Mar(k): Travel, Hiking, and "Doing Good"

musings on our life of travel and volunteering

What should we be teaching our children?

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For many children, even a classroom is a luxury….

Recently we attended a “Ted Talk” in Perth.  You may be familiar already with TED….  we love the format, and the thought-provoking ideas that come from this site.   Anyhow, there was a Ted Talk at the Inspiration Factory (which is where we will be speaking on 12 May – stay tuned for more details!). 

One of the talks we watched was this one.  The speaker is Sir Ken Robinson, who basically made a succinct (and funny!) case for why we need to be encouraging children to be more creative;  particularly in the school environment.  And that got us thinking about a few things.   Namely, about some of the issues that face school children in places like Ghana…..

Some of the most dedicated volunteers we had the pleasure of working with (and becoming friends with) were educators.   Educators from all over;  Australia, the UK, Scotland, etc…. who had given up their paid work in their home countries to go and help less fortunate children as VSO volunteers – in places like Ghana.

Mark offers guidance to would be journalism students

When we were there, we saw first hand the huge challenges that teachers face.  Challenges that are almost unfathomable to us in Australia.  Huge class sizes (we know of teachers who have taught classes in excess of 150 students)…. and of course what that means, is that getting much-needed one on one attention is virtually impossible.   Even having “homework” which is ultimately “marked” by the teacher is virtually unheard of, simply because of lack of resources (people power, in this instance) to mark it.  Ultimately, the students suffer;  they do not receive the kind of quality education they need in order to take the next steps in terms of further education;  be that secondary school, university, technical college or some other means of ongoing education.   Of course, those are the lucky ones.  So many children cannot afford to be sent to school.   Sometimes due to the cost of school books, uniforms, etc… but often also because they are required to help their parents on their farms, etc…. to try to eke out a subsistence living off of the land.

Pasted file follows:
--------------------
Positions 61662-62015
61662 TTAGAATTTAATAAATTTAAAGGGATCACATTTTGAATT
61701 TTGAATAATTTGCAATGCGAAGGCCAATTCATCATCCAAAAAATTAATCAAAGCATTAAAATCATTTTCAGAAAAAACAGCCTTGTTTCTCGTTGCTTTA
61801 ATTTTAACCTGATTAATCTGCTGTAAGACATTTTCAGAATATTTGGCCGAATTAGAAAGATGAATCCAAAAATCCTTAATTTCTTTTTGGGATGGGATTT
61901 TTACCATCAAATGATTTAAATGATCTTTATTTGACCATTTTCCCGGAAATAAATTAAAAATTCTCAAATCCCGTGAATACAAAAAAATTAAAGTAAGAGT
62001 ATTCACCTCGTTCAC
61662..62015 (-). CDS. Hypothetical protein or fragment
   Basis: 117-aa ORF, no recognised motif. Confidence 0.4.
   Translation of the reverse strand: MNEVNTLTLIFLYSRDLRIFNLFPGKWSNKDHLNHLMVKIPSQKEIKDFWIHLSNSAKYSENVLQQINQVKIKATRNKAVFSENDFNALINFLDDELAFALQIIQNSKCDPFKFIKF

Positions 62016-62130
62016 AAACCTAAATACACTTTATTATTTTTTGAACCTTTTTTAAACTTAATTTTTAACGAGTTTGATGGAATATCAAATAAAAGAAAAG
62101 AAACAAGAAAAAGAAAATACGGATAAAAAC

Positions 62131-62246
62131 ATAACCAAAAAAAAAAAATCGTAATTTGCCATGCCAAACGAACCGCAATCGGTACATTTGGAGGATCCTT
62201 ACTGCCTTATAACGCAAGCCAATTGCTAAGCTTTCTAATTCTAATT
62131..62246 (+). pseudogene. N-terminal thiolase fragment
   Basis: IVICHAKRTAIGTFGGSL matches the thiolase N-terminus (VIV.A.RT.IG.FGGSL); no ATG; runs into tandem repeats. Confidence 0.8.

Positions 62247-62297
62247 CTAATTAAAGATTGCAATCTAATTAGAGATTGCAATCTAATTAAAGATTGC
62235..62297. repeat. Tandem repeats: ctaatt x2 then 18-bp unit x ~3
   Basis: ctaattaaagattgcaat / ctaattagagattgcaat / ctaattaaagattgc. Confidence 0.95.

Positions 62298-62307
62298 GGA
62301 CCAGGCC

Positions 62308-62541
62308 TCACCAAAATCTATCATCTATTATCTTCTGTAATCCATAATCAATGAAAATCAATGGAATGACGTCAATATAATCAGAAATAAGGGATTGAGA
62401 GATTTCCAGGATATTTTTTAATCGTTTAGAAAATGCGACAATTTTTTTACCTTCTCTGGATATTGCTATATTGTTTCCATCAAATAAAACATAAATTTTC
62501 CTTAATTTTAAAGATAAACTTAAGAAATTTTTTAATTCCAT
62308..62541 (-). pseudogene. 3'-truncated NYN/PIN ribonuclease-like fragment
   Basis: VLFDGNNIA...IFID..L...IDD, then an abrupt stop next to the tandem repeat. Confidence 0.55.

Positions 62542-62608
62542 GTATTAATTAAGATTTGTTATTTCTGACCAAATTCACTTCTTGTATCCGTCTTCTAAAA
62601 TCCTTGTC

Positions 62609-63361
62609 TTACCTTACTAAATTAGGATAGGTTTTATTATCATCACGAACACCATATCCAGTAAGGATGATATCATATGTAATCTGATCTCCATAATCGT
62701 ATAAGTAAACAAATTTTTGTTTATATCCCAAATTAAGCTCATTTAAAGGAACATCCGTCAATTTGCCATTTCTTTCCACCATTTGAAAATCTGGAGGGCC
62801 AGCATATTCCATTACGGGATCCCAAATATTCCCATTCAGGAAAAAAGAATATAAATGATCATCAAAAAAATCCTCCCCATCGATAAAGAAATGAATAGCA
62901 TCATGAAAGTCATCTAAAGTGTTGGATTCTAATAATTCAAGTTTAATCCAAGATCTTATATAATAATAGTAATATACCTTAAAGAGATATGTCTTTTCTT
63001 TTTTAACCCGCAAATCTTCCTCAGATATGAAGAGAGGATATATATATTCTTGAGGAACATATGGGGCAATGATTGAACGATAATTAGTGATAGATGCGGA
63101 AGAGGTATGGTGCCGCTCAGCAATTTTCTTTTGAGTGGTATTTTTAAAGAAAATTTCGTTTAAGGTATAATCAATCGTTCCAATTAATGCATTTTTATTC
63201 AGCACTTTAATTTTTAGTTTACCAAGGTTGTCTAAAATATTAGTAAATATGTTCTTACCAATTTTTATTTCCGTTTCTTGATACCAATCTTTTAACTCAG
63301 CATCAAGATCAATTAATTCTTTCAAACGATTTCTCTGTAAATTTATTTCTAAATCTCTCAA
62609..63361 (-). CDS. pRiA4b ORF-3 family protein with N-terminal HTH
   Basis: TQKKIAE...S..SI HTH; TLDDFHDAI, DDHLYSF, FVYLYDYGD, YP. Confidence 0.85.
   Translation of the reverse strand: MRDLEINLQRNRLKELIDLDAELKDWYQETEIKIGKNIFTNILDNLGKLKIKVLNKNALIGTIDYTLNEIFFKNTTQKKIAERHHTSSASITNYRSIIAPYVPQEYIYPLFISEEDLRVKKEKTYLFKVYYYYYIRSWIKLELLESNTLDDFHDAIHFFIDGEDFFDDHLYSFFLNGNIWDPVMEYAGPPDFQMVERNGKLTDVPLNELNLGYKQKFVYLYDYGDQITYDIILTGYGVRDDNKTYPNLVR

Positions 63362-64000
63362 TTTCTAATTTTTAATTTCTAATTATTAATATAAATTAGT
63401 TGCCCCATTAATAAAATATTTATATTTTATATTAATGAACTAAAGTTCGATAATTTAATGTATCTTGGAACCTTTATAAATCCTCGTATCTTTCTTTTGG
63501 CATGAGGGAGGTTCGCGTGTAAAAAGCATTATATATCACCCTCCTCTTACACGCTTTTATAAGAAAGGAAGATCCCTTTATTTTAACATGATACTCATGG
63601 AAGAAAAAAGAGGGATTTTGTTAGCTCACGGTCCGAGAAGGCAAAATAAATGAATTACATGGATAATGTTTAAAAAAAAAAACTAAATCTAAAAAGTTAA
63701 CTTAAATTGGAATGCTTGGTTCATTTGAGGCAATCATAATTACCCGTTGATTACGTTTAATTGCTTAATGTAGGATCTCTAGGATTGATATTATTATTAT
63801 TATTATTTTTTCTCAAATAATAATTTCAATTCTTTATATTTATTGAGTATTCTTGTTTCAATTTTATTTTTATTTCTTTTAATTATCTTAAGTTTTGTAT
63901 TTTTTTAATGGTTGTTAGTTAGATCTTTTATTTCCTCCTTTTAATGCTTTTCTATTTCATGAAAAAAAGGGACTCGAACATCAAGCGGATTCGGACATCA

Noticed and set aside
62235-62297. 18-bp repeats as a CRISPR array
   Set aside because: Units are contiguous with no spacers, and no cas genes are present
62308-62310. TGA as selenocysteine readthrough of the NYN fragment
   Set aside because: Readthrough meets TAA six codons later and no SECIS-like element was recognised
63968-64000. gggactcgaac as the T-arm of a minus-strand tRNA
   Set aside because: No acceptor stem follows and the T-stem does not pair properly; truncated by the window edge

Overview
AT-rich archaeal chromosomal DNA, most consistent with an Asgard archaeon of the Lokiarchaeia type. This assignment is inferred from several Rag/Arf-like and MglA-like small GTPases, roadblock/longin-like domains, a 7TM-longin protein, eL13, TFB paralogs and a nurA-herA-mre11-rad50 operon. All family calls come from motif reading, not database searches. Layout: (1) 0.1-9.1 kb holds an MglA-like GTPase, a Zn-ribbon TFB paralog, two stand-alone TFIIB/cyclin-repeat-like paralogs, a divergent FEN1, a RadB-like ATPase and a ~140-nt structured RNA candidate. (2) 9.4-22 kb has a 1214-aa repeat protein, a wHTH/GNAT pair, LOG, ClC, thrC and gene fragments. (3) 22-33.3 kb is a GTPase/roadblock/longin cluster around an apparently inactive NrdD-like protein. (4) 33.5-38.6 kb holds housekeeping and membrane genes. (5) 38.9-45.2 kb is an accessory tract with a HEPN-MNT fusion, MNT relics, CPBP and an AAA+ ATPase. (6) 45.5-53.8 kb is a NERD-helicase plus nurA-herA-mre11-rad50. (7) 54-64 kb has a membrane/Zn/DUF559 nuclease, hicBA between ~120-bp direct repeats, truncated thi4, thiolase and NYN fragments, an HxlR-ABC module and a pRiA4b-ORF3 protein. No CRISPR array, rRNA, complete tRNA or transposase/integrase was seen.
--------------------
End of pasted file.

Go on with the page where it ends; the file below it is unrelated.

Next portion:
It is these kinds of situations which are all together far too common in so many places in the world.  And whilst the talk that Ken Robinson gave was a compelling one;  and that indeed, children do need to have their creativity fostered…..  there are many other more basic issues at work in many developing countries in the world that mean that creativity comes pretty far down on the wish list when it comes to education.   Learning English, Maths and Sciences are challenges at best. 

Anyhow, there are no easy answers, but the talk did serve to reinforce for us how important children are everywhere.   They truly are our future, and deserve the absolute best that we can provide for them;  whatever that is, wherever you may be…..


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